Central Pennsylvania Festival of the Arts

Event organizers Howie Shultz and Shelby Caraway stand behind one of Shultz's pieces for sale at the Art with a Heart event on Saturday.
Katie DeFiore / WPSU

In the midst of the Central Pennsylvania Festival for the Arts, 15 artists decided to donate a total of 360 pieces to Calvary Church’s new Art with a Heart event.

The community event took place on Saturday and raised $6,000 for five different nonprofits.

Calvary Church employee Shelby Caraway and photographer Howie Shultz organized the event as a way to give back to the community.

Creamery Celebrates Anniversary with New Flavor

Jul 17, 2015

During the Central Pennsylvania Festival of the Arts, Penn State's Berkey Creamery continued its 150th anniversary celebrations by unveiling its newest flavor, birthday cake. Earlier in the summer, Creamery fans voted for the newest addition to the menu and birthday cake received more than 2,000 votes. 

Room 304 in Hamilton Hall is transformed into a make-shift hotel room for Arts Festival. The dorm itself is sparsely furnished. But it includes every amenity one needs during a weekend getaway.

Each dorm room comes with its own bed, linens, towels, blankets, drawers, and closet. Soap and washcloths are complimentary.

Lindsay Cowen is the Assistant Director of the Penn State Alumni Association’s events team. She helped organize the weekend’s housing in Hamilton, and says the dorm’s location is perfect for Arts Fest.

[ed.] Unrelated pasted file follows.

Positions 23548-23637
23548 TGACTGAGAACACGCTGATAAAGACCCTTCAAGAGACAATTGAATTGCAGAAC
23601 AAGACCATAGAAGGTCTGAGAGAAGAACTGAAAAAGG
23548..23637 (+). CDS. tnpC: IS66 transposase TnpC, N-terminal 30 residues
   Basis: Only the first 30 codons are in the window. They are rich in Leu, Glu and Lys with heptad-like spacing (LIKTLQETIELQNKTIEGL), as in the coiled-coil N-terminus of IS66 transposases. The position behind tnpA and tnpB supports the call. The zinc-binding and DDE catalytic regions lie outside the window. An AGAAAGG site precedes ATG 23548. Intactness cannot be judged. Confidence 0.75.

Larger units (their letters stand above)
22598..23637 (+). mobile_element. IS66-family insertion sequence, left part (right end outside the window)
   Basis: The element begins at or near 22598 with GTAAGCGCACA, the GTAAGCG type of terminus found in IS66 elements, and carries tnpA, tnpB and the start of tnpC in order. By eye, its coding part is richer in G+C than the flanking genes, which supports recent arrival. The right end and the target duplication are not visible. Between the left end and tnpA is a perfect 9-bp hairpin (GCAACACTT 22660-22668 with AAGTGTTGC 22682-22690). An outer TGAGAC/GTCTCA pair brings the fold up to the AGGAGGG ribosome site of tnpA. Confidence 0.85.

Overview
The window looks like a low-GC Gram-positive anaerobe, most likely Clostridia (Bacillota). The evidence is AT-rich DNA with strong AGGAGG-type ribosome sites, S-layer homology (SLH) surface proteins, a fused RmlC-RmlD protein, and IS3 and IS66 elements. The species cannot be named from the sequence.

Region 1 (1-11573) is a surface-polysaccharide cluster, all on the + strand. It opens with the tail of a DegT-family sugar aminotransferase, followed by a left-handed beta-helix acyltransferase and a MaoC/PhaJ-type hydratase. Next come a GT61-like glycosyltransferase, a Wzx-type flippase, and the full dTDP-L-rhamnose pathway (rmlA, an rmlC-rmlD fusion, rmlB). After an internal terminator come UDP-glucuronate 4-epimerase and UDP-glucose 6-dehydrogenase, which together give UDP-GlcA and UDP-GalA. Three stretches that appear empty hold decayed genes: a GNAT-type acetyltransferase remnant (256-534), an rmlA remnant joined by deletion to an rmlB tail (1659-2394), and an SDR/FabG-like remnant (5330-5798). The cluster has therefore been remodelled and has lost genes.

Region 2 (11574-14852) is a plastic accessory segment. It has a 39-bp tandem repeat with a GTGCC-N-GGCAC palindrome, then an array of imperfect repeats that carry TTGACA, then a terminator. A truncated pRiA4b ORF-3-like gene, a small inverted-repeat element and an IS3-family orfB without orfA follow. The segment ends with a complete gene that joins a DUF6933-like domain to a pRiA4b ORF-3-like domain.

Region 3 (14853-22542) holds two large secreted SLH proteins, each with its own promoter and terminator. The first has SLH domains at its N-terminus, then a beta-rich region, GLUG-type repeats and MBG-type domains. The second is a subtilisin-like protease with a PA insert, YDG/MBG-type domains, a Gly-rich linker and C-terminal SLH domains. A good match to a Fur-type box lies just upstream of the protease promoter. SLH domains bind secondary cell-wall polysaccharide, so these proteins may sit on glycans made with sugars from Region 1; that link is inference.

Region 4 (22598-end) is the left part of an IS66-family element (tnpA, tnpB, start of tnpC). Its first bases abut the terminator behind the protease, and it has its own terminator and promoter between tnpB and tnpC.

Scott Weidensaul with Owl
Bill Urich

BookFest will take place on Saturday as a part of the Central Pennsylvania Festival of the Arts in State College. WPSU’s Emily Reddy talked with one of this year’s featured authors, Scott Weidensaul, about his best-known book, Living on the Wind: Across the Hemisphere with Migratory Birds. It was nominated for the Pulitzer Prize in non-fiction writing.

Check out the BookFestPA lineup on their website.

Arts Fest Goes Zero Waste

Jul 7, 2014
Brad Fey with Recycling bins
Kelly Tunney / WPSU

When Brad Fey volunteered on Arts Fest’s trash crew with his Rotary Club, he was dismayed by the 75 tons of garbage it produced each year.

As he filled dumpster after dumpster to the brim, Fey discovered most trash collected Arts Festival weekend could be recycled, or even composted, instead of simply deposited in a local landfill.

“Paper cups, napkins all that stuff turns into soil after you compost it,” Fey said. “Going by experience of collecting trash at arts fest, that’s a lot of what is in the trash.”